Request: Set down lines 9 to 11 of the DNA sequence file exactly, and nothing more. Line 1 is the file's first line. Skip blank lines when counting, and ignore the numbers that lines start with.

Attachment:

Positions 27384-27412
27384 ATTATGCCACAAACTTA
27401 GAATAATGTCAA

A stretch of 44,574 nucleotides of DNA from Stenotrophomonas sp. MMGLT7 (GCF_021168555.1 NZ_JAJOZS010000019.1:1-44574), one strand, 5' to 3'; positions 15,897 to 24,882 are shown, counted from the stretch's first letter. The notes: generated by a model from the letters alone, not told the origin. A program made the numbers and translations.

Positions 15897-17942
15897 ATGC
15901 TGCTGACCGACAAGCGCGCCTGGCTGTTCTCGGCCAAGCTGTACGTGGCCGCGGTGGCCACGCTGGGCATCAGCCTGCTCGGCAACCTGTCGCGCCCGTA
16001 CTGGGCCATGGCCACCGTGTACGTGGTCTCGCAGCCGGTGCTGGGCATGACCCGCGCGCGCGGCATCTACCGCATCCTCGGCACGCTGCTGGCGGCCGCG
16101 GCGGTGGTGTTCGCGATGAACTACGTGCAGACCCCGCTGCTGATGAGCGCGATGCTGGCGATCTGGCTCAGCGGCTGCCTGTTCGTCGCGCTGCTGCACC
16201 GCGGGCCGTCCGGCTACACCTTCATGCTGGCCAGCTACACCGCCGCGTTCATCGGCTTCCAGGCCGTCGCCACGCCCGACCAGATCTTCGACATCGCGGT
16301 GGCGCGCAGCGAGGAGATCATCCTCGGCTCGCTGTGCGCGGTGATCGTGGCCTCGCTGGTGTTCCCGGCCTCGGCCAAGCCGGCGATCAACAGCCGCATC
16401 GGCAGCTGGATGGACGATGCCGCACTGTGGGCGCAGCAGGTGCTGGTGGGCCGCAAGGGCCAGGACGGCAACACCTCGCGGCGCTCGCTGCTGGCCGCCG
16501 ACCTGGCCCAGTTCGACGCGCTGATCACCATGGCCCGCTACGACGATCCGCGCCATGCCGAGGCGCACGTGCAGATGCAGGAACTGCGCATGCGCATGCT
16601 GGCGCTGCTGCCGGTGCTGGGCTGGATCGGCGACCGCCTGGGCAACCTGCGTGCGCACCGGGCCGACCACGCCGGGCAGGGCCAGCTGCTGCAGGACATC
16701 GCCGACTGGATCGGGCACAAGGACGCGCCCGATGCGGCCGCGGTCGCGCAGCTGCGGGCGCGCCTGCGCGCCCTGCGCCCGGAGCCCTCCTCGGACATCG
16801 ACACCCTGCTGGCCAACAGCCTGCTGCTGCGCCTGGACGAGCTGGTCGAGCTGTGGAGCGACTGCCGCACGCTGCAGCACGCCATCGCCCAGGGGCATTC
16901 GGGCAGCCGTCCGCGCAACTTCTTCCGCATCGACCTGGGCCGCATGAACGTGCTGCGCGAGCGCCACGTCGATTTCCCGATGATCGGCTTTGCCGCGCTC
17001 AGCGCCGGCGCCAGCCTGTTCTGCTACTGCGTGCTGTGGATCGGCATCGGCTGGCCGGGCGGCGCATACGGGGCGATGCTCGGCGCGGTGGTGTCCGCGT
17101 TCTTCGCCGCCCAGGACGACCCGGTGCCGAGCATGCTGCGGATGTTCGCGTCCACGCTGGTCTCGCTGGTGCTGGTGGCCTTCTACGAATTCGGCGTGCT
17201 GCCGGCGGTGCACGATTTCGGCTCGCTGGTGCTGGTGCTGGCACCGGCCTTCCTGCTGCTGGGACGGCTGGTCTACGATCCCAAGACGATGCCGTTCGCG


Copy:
16101 GCGGTGGTGTTCGCGATGAACTACGTGCAGACCCCGCTGCTGATGAGCGCGATGCTGGCGATCTGGCTCAGCGGCTGCCTGTTCGTCGCGCTGCTGCACC
16201 GCGGGCCGTCCGGCTACACCTTCATGCTGGCCAGCTACACCGCCGCGTTCATCGGCTTCCAGGCCGTCGCCACGCCCGACCAGATCTTCGACATCGCGGT
16301 GGCGCGCAGCGAGGAGATCATCCTCGGCTCGCTGTGCGCGGTGATCGTGGCCTCGCTGGTGTTCCCGGCCTCGGCCAAGCCGGCGATCAACAGCCGCATC